A health and fitness app promises to tell users which friends are worth keeping, scheduling their social calendars accordingly.
The app, called Pplkpr, connects to a smartwatch to measure users’ heart rates to determine their emotional response to people they’re interacting with. Combined with manually-entered emotional responses and information about the user’s comings and goings, the app can tell the user the general utility of his or her friends.
Those contacts who make the user feel negatively will be automatically blocked, while the app automatically schedules social engagements with positive influencers.
Sound scary? That’s the point.
The app’s creators, Lauren McCarthy and Kyle McDonald, are artists who want to “explore the implications of quantified living for relationships.” McCarthy and McDonald wrote on their website that they “hope that seeing and trying the app will enable people to think critically about this future and speak out about what we do and don’t want to manifest.”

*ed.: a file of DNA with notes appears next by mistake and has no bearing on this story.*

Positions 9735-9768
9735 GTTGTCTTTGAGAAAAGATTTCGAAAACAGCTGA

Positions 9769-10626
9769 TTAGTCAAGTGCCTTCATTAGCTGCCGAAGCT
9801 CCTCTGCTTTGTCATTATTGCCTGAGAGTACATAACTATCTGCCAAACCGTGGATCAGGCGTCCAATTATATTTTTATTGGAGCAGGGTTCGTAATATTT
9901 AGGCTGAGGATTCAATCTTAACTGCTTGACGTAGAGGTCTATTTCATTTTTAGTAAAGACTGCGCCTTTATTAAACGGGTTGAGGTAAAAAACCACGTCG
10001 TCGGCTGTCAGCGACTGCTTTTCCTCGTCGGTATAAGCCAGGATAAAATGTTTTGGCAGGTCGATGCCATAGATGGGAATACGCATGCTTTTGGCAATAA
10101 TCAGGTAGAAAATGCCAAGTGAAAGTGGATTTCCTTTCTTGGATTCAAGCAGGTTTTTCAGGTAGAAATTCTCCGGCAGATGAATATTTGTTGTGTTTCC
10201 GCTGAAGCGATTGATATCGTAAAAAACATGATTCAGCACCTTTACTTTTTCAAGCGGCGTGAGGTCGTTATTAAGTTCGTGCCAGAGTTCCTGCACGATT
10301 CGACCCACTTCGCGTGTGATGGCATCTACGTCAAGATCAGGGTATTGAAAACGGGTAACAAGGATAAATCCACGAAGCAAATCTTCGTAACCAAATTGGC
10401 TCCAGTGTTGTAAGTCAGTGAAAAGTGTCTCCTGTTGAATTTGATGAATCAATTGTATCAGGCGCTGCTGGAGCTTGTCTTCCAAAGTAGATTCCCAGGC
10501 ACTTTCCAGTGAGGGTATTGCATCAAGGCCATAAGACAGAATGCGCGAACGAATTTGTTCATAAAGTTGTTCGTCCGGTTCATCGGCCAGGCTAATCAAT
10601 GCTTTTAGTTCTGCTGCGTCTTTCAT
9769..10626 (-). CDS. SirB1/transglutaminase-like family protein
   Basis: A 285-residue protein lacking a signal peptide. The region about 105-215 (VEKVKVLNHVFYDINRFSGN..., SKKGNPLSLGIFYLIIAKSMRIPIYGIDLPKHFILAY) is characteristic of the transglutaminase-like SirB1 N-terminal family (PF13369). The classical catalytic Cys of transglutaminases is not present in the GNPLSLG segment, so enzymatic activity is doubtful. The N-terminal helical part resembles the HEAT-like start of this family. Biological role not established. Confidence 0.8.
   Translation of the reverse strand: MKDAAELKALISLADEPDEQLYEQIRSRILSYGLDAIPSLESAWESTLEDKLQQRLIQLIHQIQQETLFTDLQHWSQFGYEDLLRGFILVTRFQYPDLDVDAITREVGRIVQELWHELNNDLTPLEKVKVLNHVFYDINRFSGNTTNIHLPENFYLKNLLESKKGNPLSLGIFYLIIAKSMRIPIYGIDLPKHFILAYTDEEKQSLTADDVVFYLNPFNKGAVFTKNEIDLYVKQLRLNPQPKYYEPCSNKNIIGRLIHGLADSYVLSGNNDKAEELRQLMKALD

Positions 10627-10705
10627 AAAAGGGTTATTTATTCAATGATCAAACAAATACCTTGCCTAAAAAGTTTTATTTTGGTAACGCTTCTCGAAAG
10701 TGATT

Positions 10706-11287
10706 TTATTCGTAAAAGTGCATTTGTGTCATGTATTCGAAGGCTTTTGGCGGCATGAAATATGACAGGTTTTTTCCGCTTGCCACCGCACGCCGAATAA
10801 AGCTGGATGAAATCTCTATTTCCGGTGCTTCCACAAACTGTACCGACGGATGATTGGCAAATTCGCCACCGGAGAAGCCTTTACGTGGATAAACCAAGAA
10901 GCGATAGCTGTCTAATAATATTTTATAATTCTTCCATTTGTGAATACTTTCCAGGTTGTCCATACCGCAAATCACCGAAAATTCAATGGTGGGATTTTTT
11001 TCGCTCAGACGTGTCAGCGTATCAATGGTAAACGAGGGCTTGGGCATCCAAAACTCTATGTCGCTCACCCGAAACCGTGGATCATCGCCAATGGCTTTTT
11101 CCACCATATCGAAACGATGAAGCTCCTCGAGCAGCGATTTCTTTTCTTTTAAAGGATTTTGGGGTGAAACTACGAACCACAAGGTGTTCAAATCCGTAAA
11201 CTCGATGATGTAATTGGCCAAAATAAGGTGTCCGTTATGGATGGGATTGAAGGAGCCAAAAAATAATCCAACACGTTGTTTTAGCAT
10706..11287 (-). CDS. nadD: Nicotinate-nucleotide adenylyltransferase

But despite McCarthy and McDonald’s intentions, the app might not just be a thought experiment for everyone. It’s been downloaded more than 70,000 times, according to CNBC, and the reviews in the App Store are sincere. In fact, one of the most common complaints is that users’ friends who aren’t on Facebook can’t be auto-analyzed.
Subscribe to Data Sheet, Fortune’s daily newsletter on the business of technology.